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Kim Voynar

By Kim Voynar Voynar@moviecitynews.com

On Regional Film Fests as Agents of Change

I wrote a little while back about the Sarasota Film Festival and their kick-ass education and outreach program, which I’m looking forward to seeing up close when I’m at that fest next month.

I’m also going back to Dallas IFF this year — I’ve been going to that fest every year since it started, and I’m continually impressed with how this fest has grown and shifted and survived in spite ending their co-branding with AFI and losing some sponsors and gaining others. Somehow, they always pull off a hell of a fest for the Dallas-Fort Worth area.

So I just got this press release about a new initiative Dallas IFF is starting this year for the first time ever — programming a section of films and panels on social issues and partnering with health organizations to put on panels on WHY you should make a film about your cause, WHAT kind of film you should make and HOW you can get it made. I won’t go into all the details you can get from the press release, but it’s pretty cool.

Getting information out there and engaging audiences and filmmakers in the whys and wherefores of social-issue filmmaking as a genre is a worthwhile endeavor for a regional fest to be promoting, but they’ve also partnered with The Embrey Family Foundation to award a $10,000 cash prize to an individual or film related to fighting injustice or creating social change.

I wish I had a family wealthy enough to hand out $10,000 cash awards, but since I don’t, I’m at least glad that someone else does … and that they’re using that wealth in the service of BOTH art and social issues. So good for them, and good for Dallas IFF for working to make this happen. This is exactly the kind of role regional film fests need to be playing in the community, and the kind of creative partnerships other regional fests should be looking at for their own fests. Right on.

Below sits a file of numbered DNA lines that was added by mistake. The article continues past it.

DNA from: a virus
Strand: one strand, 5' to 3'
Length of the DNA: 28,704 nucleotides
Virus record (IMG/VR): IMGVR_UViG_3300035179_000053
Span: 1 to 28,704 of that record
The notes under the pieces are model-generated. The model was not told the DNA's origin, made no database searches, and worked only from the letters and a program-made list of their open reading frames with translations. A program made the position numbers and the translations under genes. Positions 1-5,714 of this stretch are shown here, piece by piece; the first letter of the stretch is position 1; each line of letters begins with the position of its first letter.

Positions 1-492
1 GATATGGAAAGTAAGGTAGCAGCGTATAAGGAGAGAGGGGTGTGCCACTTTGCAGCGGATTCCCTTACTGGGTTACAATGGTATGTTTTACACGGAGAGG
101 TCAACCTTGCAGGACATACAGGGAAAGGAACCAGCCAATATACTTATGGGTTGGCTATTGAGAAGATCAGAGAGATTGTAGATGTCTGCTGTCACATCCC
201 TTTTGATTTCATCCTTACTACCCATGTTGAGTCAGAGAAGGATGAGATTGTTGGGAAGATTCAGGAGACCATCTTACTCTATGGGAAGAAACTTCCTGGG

One Response to “On Regional Film Fests as Agents of Change”

  1. Really? says:

    You have to be kidding. This festival is embarrassing to the people of Dallas, who deserve much more. Bring back the American Film Institute and some dignity to this effort.

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“The thought is interrupted by an odd interlude. We are speaking in the side room of Casita, a swish and fairly busy Italian bistro in Aoyama – a district of Tokyo usually so replete with celebrities that they spark minimal fuss. Kojima’s fame, however, exceeds normal limits and adoring staff have worked out who their guest is. He stops mid-sentence and points up towards the speakers, delighted. The soft jazz that had been playing discreetly across the restaurant’s dark, hardwood interior has suddenly been replaced with the theme music from some of Kojima’s hit games. Harry Gregson-Williams’ music is sublime in its context but ‘Metal Gear Solid 4: Guns of the Patriots’ is not, Kojima acknowledges, terribly restauranty. He pauses, adjusting a pair of large, blue-framed glasses of his own design, and returns to the way in which games have not only influenced films, but have also changed the way in which people watch them. “There are stories being told [in cinema] that my generation may find surprising but which the gamer generation doesn’t find weird at all,” he says.
~ Hideo Kojima

“They’re still talking about the ‘cathedral of cinema,’ the ‘communal experience,’ blah blah. The experiences I’ve had recently in the theatre have not been good. There’s commercials, noise, cellphones. I was watching Colette at the Varsity, and halfway through red flashes came up at the bottom of the frame. A woman came out and said, ‘We’re going to have to reboot, so take fifteen minutes and come back.’ Then they rebooted it from the beginning, and she had to ask the audience to tell her how far to go. You tell me, is that a great experience? I generally don’t watch movies in a cinema at all. Netflix is the future. It’s the present. But the whole paradigm of a series, binge-watching, it’s quite different. My first reaction is that it’s more novelistic, because if you have an eight-hour season, you can get into complex, intricate things. You can let it breathe and the audience expectations are such that they will let you, where before they wouldn’t have the patience. I think only the surface has been touched with experimenting with that.”
~ David Cronenberg